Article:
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Geometry Module 4, Topic D: Partitioning and Extending Segments and Parameterization of Lines

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Geometry Module 4, Topic D: Partitioning and Extending Segments and Parameterization of Lines


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Type: Lesson/Unit Plan


Topic D concludes the work of Module 4. In Lesson 12, students find midpoints of segments and points that divide segments into more equal and proportional parts. Students also find locations on a directed line segment between two given points that partition the segment in given ratios (G-GPE.B.6). Lesson 13 requires students to connect this work to proving classical results in geometry (G-GPE.B.4). For instance, the diagonals of a parallelogram bisect one another, and the medians of a triangle meet at the point of the way from the vertex for each. Lesson 14 is an optional lesson that allows students to explore parametric equations and compare them with more familiar linear equations (G-GPE.B.6, G-MG.A.1). Parametric equations make both the variables in an equation dependent on a third variable, usually time. In this lesson, parametric equations model the robot’s horizontal and vertical motion over a period of time. Introducing parametric equations in the Geometry course prepares students for higher-level courses and also represents an opportunity to show coherence between functions, algebra, and coordinate geometry. Students extend their knowledge of parallel and perpendicular lines to lines given parametrically. Students complete the work of this module in Lesson 15 by deriving and applying the distance formula (G-GPE.B.4) and with the challenge of locating the point along a line closest to a given point, again given as a robot challenge.

Content Standard(s):
MA2015 (2016)
Grade: 9-12
32 ) Find the point on a directed line segment between two given points that partitions the segment in a given ratio. [G-GPE6]

Alabama Alternate Achievement Standards
AAS Standard:
M.G.AAS.HS.32- Identify the midpoint between two points on a vertical or horizontal line.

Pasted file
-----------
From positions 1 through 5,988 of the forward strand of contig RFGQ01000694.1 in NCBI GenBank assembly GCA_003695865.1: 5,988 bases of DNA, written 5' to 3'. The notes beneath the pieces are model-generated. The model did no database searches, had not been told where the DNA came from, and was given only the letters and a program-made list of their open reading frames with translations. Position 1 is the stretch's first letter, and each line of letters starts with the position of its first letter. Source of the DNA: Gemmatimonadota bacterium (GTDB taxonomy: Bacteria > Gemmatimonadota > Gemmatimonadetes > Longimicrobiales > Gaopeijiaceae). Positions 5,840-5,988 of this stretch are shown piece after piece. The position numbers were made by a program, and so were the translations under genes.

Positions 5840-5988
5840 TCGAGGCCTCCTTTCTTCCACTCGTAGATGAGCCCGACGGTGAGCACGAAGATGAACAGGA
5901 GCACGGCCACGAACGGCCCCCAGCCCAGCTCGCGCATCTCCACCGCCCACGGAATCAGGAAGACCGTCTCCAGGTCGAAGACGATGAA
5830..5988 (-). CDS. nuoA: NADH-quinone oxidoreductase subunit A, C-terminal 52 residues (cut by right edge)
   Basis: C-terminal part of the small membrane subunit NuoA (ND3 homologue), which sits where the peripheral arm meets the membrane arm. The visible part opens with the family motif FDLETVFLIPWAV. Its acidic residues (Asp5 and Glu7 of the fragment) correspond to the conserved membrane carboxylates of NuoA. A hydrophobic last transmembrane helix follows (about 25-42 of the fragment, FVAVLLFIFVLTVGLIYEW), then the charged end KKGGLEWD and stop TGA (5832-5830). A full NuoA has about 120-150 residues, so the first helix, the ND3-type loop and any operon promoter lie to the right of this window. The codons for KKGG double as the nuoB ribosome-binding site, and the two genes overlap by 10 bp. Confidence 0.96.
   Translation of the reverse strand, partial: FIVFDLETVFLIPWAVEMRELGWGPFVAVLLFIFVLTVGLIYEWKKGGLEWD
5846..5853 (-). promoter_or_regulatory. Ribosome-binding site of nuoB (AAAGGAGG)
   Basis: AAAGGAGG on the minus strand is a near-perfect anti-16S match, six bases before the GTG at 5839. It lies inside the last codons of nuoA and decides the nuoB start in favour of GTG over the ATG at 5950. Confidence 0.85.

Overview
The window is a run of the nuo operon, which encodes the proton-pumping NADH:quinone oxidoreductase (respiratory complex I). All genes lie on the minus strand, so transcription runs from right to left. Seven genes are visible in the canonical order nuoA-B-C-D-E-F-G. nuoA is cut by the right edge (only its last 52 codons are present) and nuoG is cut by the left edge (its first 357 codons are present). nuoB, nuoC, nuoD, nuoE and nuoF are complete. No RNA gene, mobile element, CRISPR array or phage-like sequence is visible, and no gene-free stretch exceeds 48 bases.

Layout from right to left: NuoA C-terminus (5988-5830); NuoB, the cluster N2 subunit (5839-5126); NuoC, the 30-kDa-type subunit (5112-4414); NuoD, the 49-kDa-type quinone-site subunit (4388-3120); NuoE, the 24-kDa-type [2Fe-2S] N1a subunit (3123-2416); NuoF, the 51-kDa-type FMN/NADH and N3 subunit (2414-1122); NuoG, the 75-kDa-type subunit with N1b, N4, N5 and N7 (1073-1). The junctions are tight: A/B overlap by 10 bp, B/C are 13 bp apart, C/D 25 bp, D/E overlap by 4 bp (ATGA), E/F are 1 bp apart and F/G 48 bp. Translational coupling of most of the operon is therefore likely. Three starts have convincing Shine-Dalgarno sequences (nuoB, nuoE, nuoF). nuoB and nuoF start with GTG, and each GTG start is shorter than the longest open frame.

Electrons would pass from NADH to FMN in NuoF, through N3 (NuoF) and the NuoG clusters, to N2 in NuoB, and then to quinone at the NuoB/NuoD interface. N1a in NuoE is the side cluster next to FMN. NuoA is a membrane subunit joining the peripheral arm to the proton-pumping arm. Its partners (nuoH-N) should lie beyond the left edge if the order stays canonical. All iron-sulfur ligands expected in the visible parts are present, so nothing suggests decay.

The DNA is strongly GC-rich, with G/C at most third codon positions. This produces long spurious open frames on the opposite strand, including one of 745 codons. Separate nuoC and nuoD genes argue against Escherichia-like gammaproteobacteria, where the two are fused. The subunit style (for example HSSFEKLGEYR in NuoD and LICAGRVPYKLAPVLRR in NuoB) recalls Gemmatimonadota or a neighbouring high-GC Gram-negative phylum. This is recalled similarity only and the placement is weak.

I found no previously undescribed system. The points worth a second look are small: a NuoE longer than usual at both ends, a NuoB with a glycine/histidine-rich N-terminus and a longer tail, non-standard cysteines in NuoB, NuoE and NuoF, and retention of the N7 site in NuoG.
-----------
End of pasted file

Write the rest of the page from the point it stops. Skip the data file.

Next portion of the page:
MA2019 (2019)
Grade: 9-12
Geometry with Data Analysis
32. Use coordinates to prove simple geometric theorems algebraically.
Unpacked Content
Evidence Of Student Attainment:
  • Given coordinates and geometric theorems and statements defined on a coordinate system, use the coordinate system and logical reasoning to justify (or deny) the statement or theorem, and to critique arguments presented by others.
Teacher Vocabulary:
  • Simple geometric theorems
  • Simple geometric figures
Students know:
  • Relationships (e.g. distance, slope of line) between sets of points.
  • Properties of geometric shapes.
  • Coordinate graphing rules and techniques.
  • Techniques for presenting a proof of geometric theorems.
Students are able to:
  • Accurately determine what information is needed to prove or disprove a statement or theorem.
  • Accurately find the needed information and explain and justify conclusions.
  • Communicate logical reasoning in a systematic way to present a mathematical proof of geometric theorems.
Students understand that:
  • Modeling geometric figures or relationships on a coordinate graph assists in determining truth of a statement or theorem.
  • Geometric theorems may be proven or disproven by examining the properties of the geometric shapes in the theorem through the use of appropriate algebraic techniques.
Diverse Learning Needs:
Essential Skills:
Learning Objectives:
GEO.32.1: Apply formulas, and properties of polygons, angles, and lines to draw conclusions from the given information.
GEO.32.2: Identify properties of perpendicular and parallel lines, properties of polygons.
GEO.32.3: Illustrate polygons created by given coordinates on a coordinate plane.
GEO.32.4: Identify distance formula, circle formula, Pythagorean Theorem, midpoint.

Prior Knowledge Skills:
  • Define quadrant, coordinate plane, coordinate axes (x-axis and y-axis), horizontal, vertical, and reflection.
  • Demonstrate an understanding of an extended coordinate plane.
  • Draw and label a 4 quadrant coordinate plane.
  • Draw and extend vertical and horizontal number lines.
  • Interpret graphing points in all four quadrants of the coordinate plane in real-world situations.
  • Recall how to graph points in all four quadrants of the coordinate plane.
  • Define ordered pairs.
  • Name the pairs of integers and/or rational numbers of a point on a coordinate plane.
  • Demonstrate when two ordered pairs differ only by signs, the locations of the points are related by reflections across one or both axes.
  • Identify which signs indicate the location of a point in a coordinate plane.
  • Recall how to plot ordered pairs on a coordinate plane.
  • Identify the length between vertices on a coordinate plane.
  • Calculate the perimeter and area using the distance between the vertices.
  • Define a right angle, Pythagorean Theorem, converse, and proof.
  • Recognize examples of right triangles.
  • Demonstrate how to find square roots.
  • Solve problems with exponents.

Alabama Alternate Achievement Standards
AAS Standard:
M.G.AAS.10.31a When given an isosceles triangle and a measure of a leg or base angle, identify the measure of the other leg or base angle.
M.G.AAS.10.31b When given a parallelogram and the measure of one side or one angle, identify the measure of the opposite side or angle.

Tags: algebra, coordinates, geometric theorems, line segment, partition, point, ratio
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There are four lessons on this topic.

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Author: Hannah Bradley